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Genetic Material

NEWS
February 6, 1992 | From Associated Press
Scientists have discovered a genetic abnormality that apparently causes the most common adult form of muscular dystrophy, a discovery that could help research into developing a treatment. The finding also should allow better diagnosis of the inherited condition, called myotonic dystrophy, prenatally or before symptoms appear in later life, experts said. Early diagnosis is important because symptoms may not appear until after a person has had children, unwittingly passing along the flawed gene.
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NEWS
September 24, 1991 | DONNA K. H. WALTERS and TAMARA JONES, TIMES STAFF WRITERS
They did it with primitive computers and jerry-built equipment, without access to technology and information that their counterparts all over the world took for granted--and most likely under the watchful gaze of agents from the Stasi, East Germany's secret police. But since the end of World War II, scientists, researchers and gardeners here have carefully tended a seed bank that most experts rank among the best in the world.
NEWS
July 30, 1991 | JANNY SCOTT, TIMES MEDICAL WRITER
Just when you thought it was safe to go back to the barbecue--bundling your steaks in aluminum foil and keeping fat far from the flames--scientists are surfacing like party poopers with more bad news about grilled meat and cancer. The latest worry is a class of chemicals produced during the cooking of muscle meats like beef, pork, chicken and fish. In laboratory tests and animal studies, the chemicals have been found to damage genetic material and to be carcinogenic.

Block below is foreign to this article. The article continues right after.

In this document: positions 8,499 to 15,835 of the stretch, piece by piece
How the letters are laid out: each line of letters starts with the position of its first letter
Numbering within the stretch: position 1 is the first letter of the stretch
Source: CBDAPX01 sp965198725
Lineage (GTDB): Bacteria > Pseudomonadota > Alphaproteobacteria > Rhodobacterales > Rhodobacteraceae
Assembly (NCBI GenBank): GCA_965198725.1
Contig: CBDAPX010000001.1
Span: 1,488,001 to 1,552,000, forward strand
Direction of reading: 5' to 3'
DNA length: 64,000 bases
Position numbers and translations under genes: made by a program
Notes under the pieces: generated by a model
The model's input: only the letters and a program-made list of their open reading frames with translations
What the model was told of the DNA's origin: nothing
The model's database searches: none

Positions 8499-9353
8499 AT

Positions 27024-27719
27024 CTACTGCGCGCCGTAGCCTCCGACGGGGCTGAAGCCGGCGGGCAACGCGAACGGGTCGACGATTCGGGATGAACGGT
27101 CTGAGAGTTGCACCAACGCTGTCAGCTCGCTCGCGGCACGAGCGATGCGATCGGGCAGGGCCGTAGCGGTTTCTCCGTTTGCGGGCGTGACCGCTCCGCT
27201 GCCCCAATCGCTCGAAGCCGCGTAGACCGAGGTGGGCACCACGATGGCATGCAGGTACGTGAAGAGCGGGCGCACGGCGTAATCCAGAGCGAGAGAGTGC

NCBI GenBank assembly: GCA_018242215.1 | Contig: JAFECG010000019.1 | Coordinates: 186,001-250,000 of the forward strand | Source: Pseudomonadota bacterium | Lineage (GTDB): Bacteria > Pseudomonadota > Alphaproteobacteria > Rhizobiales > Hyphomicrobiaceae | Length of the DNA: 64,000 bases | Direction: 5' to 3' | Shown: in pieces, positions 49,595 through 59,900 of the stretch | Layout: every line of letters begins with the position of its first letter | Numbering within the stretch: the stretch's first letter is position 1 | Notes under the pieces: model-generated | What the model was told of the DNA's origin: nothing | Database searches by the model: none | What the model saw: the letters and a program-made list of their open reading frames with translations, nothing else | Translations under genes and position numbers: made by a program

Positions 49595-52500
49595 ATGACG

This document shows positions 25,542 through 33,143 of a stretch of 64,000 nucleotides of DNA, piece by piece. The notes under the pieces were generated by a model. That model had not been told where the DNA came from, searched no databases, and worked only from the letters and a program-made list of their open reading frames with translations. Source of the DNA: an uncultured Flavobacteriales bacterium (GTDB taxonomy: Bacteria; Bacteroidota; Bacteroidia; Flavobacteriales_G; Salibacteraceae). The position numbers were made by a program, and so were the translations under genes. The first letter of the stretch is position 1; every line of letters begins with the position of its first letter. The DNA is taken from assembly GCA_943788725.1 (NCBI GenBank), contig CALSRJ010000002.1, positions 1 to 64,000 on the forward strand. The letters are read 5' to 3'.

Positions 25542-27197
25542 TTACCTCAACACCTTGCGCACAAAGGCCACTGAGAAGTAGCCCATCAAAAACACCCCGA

CALIFORNIA | LOCAL
March 18, 1991 | From Times Staff and Wire Reports
A genetic accident in a single mosquito apparently led to the ability of some mosquitoes around the world to resist a class of insecticides, French researchers reported last week in the journal Nature. The finding may have important implications for programs that use insecticides to control mosquitoes that spread disease. The study investigated why mosquitoes called Culex pipiens can often resist organophosphate insecticides.
CALIFORNIA | LOCAL
September 26, 1990 | From a Times Staff Writer
Surrogate mother Anna L. Johnson said Tuesday that she never expected she would have to forgo a mothering role in the life of the child she agreed to bear for an infertile Orange County couple, even though she signed a contract that prohibited her from trying to have a "parent-child relationship" with the baby.
CALIFORNIA | LOCAL
May 22, 1989 | From staff and wire reports
Scientists have linked two eye diseases to genetic defects in the powerhouses of cells, providing further evidence that damage to such genetic material may cause a variety of illnesses. Emory University researchers in Atlanta reported that they had confirmed that a previously identified flaw in the mitochondrial DNA of cells is to blame for Leber's hereditary optic neuropathy, a rare inherited disease that causes blindness. In the same issue of the New England Journal of Medicine, another scientific team last week linked damage to the same kind of genetic material to a disorder called progressive external ophthalmoplegia, which weakens eye muscles.
CALIFORNIA | LOCAL
January 30, 1989 | From Times staff and wire service reports
Researchers at Amgen Inc. of Thousand Oaks have developed an effective new method of inserting new genetic information into chicken eggs so that it will be passed on to succeeding generations. One benefit of the development may be a new path to production of genetically engineered drugs.
CALIFORNIA | LOCAL
September 3, 1987 | THOMAS H. MAUGH II, Times Science Writer
Three years ago, in an alfalfa field somewhere in San Diego, a San Diego-based biotechnology company apparently brushed against the fringes of the rules regulating the release of genetically engineered bacteria into the environment. Scientists at Westbridge Research Group, located on Scripps Lake Drive, injected a new bacterium into alfalfa seeds that were subsequently planted in test plots in San Diego, Nebraska, Montana, and South Dakota.
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